I believe this is relevant to the discussion your commentors have put forth.
1) It puts the lie to comment one.
2) It was an attempt at a Christian’s answer to Mark Sloan’s contention that hatred of homosexuality is still strong today. I don’t believe it is. Keep the lawmaking within secular bounds on this issue and the fanatics will grumble, but the majority will pass it in many of even the most conservative states.

This is your blog and if you are looking for me to leave, I will never visit it again. I am not a troll. However, it seems to me that my comments were at least as relevant to the topic as the others, yet you took no one else to task. I don’t know how you want me to take that.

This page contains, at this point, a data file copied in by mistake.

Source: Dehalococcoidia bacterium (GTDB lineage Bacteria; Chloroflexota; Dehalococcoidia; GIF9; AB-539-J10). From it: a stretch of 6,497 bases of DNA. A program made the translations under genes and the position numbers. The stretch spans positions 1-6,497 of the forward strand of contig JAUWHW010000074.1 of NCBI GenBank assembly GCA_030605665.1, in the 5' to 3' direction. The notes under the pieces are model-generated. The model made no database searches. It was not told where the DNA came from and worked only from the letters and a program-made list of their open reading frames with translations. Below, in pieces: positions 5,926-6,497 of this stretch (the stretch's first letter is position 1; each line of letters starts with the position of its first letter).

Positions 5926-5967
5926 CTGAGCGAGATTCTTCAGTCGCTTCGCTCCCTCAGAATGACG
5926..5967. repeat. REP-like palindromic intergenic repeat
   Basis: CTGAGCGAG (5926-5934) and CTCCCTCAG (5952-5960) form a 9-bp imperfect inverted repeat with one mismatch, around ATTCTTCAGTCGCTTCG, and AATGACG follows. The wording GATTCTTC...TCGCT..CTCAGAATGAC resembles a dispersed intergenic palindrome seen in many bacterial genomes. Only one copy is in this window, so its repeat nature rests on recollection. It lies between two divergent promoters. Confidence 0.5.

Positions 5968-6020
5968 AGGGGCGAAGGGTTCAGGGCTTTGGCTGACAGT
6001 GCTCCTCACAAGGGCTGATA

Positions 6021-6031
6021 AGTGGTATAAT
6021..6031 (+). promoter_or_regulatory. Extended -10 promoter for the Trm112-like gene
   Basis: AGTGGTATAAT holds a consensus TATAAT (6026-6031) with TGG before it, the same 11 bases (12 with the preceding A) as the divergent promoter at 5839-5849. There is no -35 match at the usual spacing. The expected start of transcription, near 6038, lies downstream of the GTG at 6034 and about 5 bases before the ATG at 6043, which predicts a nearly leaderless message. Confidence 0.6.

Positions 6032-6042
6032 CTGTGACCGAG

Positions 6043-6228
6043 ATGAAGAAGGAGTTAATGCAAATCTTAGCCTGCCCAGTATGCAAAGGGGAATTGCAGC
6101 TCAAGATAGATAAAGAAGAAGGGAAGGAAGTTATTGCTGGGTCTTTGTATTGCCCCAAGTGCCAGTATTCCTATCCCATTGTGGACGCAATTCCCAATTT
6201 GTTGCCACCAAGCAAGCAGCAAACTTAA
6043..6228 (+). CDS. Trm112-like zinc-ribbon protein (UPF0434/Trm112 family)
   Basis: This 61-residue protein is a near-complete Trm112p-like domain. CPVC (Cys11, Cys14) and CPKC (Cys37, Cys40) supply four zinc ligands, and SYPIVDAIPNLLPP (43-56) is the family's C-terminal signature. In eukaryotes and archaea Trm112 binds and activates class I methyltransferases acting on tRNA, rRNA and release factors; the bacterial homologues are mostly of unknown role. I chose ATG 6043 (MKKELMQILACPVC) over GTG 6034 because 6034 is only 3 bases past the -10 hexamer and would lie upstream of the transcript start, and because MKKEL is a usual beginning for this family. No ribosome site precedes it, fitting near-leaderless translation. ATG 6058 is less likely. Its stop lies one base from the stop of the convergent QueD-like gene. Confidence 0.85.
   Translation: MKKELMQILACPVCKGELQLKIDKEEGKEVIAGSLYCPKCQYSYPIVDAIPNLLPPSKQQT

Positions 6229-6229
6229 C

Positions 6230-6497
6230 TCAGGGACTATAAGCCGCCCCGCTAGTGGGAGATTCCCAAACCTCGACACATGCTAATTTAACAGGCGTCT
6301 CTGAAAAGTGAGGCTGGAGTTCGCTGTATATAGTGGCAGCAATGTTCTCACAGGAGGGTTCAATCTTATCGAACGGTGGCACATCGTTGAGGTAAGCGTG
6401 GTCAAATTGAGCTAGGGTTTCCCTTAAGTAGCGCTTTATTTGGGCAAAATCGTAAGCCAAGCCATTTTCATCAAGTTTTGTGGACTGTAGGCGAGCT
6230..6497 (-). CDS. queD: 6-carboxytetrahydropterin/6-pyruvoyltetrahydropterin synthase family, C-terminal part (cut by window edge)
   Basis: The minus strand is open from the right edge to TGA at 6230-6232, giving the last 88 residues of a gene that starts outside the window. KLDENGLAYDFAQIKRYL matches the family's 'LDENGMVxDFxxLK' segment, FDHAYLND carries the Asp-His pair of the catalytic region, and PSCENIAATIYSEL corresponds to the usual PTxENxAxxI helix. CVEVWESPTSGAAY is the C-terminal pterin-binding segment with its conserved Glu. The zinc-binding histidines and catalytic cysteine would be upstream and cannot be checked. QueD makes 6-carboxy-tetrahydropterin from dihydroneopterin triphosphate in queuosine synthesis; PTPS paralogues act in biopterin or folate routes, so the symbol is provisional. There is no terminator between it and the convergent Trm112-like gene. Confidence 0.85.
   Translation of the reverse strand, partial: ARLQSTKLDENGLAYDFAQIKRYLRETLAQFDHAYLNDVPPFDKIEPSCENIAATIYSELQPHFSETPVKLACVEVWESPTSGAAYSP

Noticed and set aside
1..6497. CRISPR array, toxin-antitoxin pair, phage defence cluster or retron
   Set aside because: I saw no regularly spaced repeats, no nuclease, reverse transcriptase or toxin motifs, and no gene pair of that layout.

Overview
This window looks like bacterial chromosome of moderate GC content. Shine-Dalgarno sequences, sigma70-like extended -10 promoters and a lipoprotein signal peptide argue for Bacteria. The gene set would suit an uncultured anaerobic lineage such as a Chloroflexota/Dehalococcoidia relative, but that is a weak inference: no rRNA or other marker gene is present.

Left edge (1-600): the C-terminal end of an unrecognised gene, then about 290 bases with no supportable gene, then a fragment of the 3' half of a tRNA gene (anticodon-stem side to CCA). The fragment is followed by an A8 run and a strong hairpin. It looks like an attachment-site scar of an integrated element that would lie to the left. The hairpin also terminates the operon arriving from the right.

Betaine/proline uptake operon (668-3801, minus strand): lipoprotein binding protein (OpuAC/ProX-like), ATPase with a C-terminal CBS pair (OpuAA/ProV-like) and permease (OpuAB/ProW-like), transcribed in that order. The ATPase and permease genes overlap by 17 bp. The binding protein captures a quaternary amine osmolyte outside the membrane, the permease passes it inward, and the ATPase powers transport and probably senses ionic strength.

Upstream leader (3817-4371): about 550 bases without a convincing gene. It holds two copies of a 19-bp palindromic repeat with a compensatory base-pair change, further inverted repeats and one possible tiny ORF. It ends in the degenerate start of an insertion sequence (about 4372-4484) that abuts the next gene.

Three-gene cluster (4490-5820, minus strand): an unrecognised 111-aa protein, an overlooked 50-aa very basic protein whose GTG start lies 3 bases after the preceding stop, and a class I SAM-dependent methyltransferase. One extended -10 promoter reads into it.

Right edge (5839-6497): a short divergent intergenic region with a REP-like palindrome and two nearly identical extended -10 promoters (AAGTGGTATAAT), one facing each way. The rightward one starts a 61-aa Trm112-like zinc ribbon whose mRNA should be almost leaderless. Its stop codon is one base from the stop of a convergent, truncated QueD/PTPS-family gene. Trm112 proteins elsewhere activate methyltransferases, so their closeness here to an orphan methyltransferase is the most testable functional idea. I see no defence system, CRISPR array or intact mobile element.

Mark Sloan · 25th October 2012 at 4:43 am

Teurqas, I want to first reaffirm Tim’s responses that 1)”‘Biologically inclined”… certainly does not imply moral or anything like that – for example, greed and an urge to dominate others through violence are biologically inclined but immoral, and 2) the discussion is about why animosity towards homosexuality has persisted in Christianity past Westermarck’s proposed initial utility in demonizing and defeating the Canaanites.